• Although students with disabilities are underrepresented in mobility programmes, they are very interested to study, train or volunteer abroad. Similarly to the general student population, the opportunity to live abroad, to improve and widen career prospects in the future, to expand social networks, and to learn different language practices and teaching methods are the main motivators for students with disabilities to take part in mobility.
  • Although more countries collect data, the definition of disabilities is so scattered among different countries and even within countries that it is difficult to compare. Countries do not systematically collect data on the participation in mobility programmes, and only 14% of the countries have set a target for the participation of students with disabilities in mobility programmes.
  • The information provision and promotion on mobility abroad for students with disabilities is lacking. Promotional campaigns are too broad, too limited and not inclusive. They do not reach students with disabilities who don’t feel targeted.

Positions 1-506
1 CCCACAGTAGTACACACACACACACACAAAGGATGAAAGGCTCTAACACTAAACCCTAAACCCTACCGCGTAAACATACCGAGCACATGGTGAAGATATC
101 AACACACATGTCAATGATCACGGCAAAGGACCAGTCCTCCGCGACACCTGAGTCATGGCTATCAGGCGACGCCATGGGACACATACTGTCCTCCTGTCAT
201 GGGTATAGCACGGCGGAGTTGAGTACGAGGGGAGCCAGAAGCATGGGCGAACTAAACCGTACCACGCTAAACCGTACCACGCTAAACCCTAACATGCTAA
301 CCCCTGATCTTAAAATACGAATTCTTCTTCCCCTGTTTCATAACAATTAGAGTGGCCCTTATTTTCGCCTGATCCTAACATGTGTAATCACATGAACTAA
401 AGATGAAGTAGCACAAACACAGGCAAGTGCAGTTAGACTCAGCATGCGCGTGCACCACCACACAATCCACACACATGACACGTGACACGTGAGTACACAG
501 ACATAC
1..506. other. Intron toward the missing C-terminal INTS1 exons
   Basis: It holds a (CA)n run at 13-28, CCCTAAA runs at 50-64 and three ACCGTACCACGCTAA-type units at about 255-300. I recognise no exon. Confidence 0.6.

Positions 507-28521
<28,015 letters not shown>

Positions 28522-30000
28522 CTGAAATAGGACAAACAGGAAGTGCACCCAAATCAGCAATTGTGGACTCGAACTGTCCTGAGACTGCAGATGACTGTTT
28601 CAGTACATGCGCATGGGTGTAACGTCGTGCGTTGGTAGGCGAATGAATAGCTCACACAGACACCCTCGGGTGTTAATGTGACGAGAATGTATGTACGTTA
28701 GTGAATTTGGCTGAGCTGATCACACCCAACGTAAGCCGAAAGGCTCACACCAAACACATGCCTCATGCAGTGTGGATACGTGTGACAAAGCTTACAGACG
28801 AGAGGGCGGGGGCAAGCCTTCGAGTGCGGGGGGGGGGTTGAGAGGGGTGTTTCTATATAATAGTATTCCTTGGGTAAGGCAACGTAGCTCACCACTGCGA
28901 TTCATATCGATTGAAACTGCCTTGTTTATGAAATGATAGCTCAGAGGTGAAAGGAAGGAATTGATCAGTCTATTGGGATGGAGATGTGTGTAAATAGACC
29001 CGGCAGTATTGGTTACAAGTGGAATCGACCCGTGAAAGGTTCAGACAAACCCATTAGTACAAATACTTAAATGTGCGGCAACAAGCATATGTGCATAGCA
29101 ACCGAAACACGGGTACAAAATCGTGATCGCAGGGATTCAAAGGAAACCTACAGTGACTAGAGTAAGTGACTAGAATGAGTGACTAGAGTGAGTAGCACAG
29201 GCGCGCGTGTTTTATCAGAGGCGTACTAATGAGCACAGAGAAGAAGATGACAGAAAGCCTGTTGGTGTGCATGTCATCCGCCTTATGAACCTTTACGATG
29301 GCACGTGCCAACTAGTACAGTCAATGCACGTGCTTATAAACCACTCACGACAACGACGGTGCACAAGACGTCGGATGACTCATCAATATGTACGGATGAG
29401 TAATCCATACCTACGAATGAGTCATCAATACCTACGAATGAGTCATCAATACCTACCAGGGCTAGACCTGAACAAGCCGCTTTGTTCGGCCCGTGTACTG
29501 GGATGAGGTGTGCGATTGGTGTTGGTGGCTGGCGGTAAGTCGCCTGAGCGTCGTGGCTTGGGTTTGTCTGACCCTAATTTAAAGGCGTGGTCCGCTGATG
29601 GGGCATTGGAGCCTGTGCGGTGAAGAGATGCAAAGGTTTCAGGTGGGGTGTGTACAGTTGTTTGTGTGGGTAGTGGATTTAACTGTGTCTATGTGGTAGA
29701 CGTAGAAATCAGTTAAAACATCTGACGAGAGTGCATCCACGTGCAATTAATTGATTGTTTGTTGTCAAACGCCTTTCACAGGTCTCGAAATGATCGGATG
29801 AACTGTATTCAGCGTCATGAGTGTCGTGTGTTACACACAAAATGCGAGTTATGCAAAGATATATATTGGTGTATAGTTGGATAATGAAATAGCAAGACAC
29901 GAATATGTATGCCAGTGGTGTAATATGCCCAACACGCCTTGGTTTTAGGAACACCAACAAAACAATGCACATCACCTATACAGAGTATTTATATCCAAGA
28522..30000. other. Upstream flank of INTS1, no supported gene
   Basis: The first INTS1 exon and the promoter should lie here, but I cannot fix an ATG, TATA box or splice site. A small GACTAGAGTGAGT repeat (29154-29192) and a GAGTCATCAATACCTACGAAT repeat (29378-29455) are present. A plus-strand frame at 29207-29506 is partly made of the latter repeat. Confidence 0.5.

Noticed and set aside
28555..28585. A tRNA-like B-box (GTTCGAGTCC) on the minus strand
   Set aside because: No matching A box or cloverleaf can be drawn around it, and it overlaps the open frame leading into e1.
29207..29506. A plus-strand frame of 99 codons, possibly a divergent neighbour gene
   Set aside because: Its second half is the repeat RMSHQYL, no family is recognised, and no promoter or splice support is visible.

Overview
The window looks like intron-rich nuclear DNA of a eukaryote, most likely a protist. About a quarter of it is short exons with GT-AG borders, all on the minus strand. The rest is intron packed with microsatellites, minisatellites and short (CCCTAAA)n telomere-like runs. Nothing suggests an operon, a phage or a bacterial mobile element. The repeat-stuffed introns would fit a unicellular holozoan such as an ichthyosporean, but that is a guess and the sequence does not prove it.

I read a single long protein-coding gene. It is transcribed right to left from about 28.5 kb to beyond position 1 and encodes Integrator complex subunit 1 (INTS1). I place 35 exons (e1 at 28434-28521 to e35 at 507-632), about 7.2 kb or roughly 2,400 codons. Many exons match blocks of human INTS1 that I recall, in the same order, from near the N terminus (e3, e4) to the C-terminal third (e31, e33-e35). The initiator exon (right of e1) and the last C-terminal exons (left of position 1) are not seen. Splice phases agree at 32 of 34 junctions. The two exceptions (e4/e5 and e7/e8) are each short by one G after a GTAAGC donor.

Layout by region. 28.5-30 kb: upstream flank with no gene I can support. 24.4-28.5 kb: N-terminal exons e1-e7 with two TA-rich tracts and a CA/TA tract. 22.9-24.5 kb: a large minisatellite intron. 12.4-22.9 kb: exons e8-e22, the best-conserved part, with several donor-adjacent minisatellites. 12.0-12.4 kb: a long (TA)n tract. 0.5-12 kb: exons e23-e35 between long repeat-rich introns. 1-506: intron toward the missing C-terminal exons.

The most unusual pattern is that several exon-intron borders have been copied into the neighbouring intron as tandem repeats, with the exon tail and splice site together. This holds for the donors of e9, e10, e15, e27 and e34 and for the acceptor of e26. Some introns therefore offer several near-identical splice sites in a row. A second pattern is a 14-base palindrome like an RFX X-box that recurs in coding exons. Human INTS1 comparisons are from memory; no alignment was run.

• Students with disabilities, higher education institutions and national authorities report significant barriers in the application process and the portability of grants and support services abroad. In 62% of the countries, national grants and support services for students with disabilities are transportable abroad during an exchange programme.
  • 32% of students with disabilities did only disclose their disability to the home institution when going abroad. The reasons for not disclosing a disability vary: 39% of respondents indicated they were not asked, 34% did not think it was important, while 25% did not want to be labeled. when going abroad, 39% of respondents indicated they were not asked, 34% did not think it was important, while 25% did not want to be labeled.
  • Although the satisfaction regarding student housing is rather positive, students point out the lack of available information regarding the accessibility of the destination, transport, housing and campus, and the best places where to go socially. Students point also to more support with everyday life necessities (e.g. medical support, cooking, etc.).